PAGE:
Child Abuse and Social Work: A Case Study2008The case of Kimberley Harte, 23 and her partner, Stephen Duncan, 26, from Maida Vale, London shocked the United Kingdom when, in 2007, they were convicted with 11 years and half and 10 years and half imprisonment respectively for physically abusing their child inflicted with mild cerebral palsy. The case was also the more heart-wrenching since it brought to light the serious failings of the social work agencies who were entrusted with the job of ensuring that the child led a healthy life. The child was born prematurely that caused her cerebral palsy.
Soon after birth, she was taken up for care on charges of domestic violence but before she could be found an adopted home, the social workers gave her back to the birth parents on the basis of a report of the Westminster Council. The social workers did little to follow up on the case till the grandmother of the child grew suspicious. There were 20 home visits by social workers but they failed to detect any wrongdoings although the court found the child to have been abused within a month of her return (BBC, 2007). The court found that the child was returned to the birth parents even when the foster parents expressed their worries over the child’s distress.
Although the couple denied having caused physical injury on the child by intent, the court found them guilty of causing bodily harm at least three times. Boiling water was poured over her hands; hair was pulled and ripped from her head; she was kicked hard in the groin, causing internal injuries; she was locked up naked in the bathroom every night and forced to eat her own faeces.
The court found the case to be the most horrible one of child abuse. The case brought to light not only the darker side of human mind but also the haste and carelessness that social workers often take decisions with. Despite the fact that the parents visited the child only rarely as she spent the first seven months of her life in the hospital and that she had to be taken up by a foster family soon after, the Westminster Council and the charity, NCH, delayed on the adoption process and believed that the couple had reformed after undergoing a domestic violence intervention program.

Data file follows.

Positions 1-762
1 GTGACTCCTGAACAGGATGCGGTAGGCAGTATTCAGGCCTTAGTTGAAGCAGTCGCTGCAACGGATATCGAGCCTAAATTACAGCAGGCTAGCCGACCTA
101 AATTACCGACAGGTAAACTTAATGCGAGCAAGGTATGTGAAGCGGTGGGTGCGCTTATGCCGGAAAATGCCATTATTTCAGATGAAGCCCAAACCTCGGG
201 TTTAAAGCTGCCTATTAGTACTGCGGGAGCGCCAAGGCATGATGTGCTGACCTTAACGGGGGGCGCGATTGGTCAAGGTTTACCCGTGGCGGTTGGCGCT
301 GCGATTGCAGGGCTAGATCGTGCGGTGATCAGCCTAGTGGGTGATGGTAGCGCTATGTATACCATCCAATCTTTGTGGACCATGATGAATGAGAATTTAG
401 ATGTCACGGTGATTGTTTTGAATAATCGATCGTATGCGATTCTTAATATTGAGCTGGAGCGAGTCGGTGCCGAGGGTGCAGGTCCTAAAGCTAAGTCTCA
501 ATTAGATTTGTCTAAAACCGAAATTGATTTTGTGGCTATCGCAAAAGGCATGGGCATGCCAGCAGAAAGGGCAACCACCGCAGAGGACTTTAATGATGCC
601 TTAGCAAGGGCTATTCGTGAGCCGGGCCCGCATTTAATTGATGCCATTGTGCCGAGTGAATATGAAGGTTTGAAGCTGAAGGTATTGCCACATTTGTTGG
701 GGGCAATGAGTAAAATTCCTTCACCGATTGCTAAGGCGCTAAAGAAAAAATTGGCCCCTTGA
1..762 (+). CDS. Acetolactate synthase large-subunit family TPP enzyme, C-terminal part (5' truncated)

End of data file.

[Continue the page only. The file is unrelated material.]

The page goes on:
Even after returning the child to them, the social workers’ visits found nothing wrong. Typical of such cases, they did not see the child in person in most visits as she was supposedly out with the father. Even when they did see the child, they believed that the injuries were results of accidents (Kirby, 2007). The Harte-Duncans case has a close similarity with the Victoria Climbie case in 2000, when the death of the eight year old girl as a result of abuse induced the laws in Britain to be stricter and the Every Child Matters program initiated by Prime Minister Tony Blair.
The case is all the more similar because the victims of child abuse were known to the social workers in most cases yet they failed to prevent it. The Every Child Matters program covers all vulnerable children in United Kingdom, believing that this will prevent child abuse through monitoring.
But, this does not take into account severely vulnerable children or those who are unable to communicate their problems for disability or any other reason (Kilby, 2007). Besides, the hesitation of the social workers in freeing the child for adoption reflects the social attitude that biological parents are preferred than adoption, even when the former are abusive and known to be prone to domestic violence. In most cases, the children who are taken up by social workers are handed over to a series of foster carers rather than found a permanent adopted home and finally returned to the biological parents.